We continued our work in support of the children of incarcerated parents this year, providing community grants to initiatives working directly with these children. We also took a lead role in facilitating the activities of the Canadian Coalition for Children of Incarcerated Parents.
We engaged in many meetings and consultations and contributed to policy submissions together with partners to advance our vision of a justice system that is healing rather than causing further harms.
We submitted an Alternative Report to the United Nations Convention on the Rights of the Child, which resulted in an invitation from the Canadian Government to sit on an Advisory Committee with the Department of Justice Canada.
We hosted film screenings and an intensive learning and discussion series called The Only Way Forward, which focused on how policing and the criminal justice system disproportionately harm Indigenous people and people of colour in Canada.
The Only Way Forward series unpacked the impacts of the current system, alternatives, and ways forward. This content was developed through intensive work with an advisory panel of external experts with lived experience in the criminal justice system, from diverse racialized backgrounds, and with professional expertise in working for effective alternatives to the current criminal justice system. We look forward to building what was started in this series in the coming year.
Justice and Peace
All of these efforts toward justice and peace are yours. Please, donate now.
The main goal of CFSC’s peace work is to contribute to creating a culture of peacebuilding to identify, engage constructively with, and transform conflict.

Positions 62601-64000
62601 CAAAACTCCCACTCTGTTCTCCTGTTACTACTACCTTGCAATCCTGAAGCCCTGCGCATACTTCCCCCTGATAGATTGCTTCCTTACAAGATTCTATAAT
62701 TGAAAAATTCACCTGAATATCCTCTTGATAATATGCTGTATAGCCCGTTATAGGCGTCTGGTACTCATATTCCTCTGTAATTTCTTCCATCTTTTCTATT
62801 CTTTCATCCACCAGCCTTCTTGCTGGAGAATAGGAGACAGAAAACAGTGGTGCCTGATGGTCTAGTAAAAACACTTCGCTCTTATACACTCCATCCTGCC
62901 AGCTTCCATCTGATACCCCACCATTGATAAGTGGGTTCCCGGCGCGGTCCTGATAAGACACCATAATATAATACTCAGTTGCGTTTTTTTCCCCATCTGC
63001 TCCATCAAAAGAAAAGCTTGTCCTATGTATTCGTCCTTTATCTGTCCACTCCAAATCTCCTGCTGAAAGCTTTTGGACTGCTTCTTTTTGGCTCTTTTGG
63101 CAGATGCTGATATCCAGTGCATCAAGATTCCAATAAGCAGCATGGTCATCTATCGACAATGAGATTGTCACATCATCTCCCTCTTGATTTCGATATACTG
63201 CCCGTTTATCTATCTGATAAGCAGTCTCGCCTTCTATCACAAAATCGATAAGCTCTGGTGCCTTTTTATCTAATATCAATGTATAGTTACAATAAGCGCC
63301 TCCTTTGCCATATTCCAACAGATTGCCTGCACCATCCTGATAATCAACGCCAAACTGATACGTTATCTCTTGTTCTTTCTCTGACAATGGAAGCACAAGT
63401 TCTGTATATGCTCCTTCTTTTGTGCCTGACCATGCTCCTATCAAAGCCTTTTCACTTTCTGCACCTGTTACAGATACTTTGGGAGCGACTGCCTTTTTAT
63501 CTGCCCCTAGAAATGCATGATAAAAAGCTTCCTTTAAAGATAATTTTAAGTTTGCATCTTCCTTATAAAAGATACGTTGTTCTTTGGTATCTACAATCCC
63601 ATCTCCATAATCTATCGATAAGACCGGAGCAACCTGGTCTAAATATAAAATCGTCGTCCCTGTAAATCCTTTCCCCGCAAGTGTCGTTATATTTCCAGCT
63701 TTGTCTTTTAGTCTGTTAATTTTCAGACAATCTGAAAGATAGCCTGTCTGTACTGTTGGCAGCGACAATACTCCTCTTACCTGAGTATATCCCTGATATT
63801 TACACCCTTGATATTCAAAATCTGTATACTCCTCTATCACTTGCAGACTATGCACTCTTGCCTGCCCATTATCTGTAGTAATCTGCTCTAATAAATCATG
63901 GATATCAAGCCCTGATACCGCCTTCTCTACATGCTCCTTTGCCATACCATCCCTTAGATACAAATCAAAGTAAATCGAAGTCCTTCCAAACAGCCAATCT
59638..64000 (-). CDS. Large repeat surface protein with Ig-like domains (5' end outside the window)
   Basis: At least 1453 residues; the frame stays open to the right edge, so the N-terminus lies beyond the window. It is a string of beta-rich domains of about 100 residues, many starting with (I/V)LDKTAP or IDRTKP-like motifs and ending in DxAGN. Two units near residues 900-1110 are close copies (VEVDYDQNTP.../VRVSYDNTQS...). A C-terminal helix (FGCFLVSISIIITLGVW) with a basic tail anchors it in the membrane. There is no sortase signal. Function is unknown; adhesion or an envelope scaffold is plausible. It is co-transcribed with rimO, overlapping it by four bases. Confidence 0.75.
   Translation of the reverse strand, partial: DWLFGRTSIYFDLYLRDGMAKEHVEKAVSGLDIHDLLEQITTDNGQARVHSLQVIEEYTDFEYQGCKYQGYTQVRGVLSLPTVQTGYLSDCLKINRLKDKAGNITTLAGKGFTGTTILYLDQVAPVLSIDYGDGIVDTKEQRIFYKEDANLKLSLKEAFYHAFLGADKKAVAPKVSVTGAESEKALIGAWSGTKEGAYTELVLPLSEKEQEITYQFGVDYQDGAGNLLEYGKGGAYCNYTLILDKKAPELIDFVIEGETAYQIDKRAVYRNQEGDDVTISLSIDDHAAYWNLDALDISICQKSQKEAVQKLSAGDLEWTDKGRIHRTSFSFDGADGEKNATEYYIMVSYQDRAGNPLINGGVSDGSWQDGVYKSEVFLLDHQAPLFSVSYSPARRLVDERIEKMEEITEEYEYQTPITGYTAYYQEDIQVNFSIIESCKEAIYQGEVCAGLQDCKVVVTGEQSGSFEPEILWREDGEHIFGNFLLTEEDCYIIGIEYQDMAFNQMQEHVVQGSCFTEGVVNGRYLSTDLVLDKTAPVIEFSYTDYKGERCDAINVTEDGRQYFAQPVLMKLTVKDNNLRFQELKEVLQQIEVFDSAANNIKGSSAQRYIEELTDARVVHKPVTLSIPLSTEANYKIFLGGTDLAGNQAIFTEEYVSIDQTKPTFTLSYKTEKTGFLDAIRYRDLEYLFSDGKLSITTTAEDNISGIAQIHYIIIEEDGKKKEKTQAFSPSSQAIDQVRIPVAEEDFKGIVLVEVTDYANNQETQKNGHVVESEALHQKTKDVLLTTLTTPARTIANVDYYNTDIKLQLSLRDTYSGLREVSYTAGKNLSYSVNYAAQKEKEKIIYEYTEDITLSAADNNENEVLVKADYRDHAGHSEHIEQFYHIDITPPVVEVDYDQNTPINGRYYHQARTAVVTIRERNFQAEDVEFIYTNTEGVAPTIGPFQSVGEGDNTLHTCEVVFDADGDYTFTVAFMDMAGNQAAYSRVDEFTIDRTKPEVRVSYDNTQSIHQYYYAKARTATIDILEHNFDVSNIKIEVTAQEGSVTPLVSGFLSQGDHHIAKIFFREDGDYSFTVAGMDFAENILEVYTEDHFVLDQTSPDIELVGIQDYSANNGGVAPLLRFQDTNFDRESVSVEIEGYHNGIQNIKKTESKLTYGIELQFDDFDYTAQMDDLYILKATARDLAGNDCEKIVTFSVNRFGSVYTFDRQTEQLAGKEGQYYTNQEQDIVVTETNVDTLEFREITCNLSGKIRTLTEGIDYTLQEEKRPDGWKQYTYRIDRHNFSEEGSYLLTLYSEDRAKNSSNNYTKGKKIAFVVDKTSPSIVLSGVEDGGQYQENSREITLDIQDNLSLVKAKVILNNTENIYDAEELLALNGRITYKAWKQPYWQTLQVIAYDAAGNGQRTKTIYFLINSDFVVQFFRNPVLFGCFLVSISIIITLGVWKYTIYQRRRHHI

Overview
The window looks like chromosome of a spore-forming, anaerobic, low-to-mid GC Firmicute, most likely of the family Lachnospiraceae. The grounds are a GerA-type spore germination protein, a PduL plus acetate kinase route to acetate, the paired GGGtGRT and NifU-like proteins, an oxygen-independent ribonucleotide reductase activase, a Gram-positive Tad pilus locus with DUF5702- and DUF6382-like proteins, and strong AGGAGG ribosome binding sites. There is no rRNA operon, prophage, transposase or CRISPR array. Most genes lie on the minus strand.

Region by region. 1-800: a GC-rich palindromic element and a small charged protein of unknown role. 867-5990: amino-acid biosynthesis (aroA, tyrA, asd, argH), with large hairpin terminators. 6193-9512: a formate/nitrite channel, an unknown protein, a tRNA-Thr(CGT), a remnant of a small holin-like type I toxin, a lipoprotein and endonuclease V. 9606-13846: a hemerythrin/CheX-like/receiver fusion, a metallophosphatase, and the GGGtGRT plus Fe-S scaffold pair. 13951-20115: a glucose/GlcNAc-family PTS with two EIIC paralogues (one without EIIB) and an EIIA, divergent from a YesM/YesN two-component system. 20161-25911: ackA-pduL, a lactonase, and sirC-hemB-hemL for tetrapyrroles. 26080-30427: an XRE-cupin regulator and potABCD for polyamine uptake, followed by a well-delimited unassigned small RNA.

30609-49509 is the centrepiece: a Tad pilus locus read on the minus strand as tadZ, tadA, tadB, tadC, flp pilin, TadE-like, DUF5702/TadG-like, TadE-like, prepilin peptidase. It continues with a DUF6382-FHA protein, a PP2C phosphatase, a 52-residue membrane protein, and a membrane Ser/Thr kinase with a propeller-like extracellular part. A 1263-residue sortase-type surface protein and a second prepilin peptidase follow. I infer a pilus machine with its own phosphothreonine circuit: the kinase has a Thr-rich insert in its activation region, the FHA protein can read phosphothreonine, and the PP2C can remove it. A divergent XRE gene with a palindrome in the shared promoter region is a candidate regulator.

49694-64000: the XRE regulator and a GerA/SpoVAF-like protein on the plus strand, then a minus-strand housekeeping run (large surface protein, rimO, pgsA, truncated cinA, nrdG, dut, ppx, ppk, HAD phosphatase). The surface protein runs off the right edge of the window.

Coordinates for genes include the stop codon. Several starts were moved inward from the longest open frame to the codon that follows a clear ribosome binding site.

To help us achieve our goal, the peace committee was busy sharing ideas and exercises from CFSC’s award-winning 2019 book Are We Done Fighting? Building Understanding in a World of Hate and Division. The book is full of carefully collected research, stories, and practical tips. We were pleased when it was made into an audiobook in the summer.
Much of our energy this year went into giving radio, TV, and podcast interviews and answering people’s pressing questions about conflict and societal polarization. Presentations and workshops delivered this year helped bring the issues to life for audiences from across the country.
We started the year with in-person events, including a speaking tour of BC and multiple presentations in Ontario, and when physical distancing became necessary, we moved everything online, developing a six-week-long workshop series.
The series was delivered for over 100 participants, and every one of them who responded to our anonymous feedback survey said they got a lot from the course and would recommend it to others.
A regular blog we wrote for Psychology Today further helped the peace skills and ideas coming up in our workshops to spread to a wider audience.
We continued our support for refugees who’ve arrived in Canada, and for grassroots community peacebuilders in DR Congo, Burundi, and Israel/Palestine. And we acted as a voice for Friends nationally on key arising peace issues from diplomacy with Iran to Canada’s involvement in the arms trade.
Much of our work is done behind the scenes, providing space and light to important issues in quiet ways, working with partners and fostering dialogue among parties who may not have the chance to talk to each other otherwise.
We hope this Annual Accountability Report has given you a simple overview of just a few of the many accomplishments donors like you have realized in the past year. For more in-depth information on everything discussed above, please visit our website or contact us.
As a supporter of Canadian Friends Service Committee, you make a difference every day in ways you aren’t even aware of.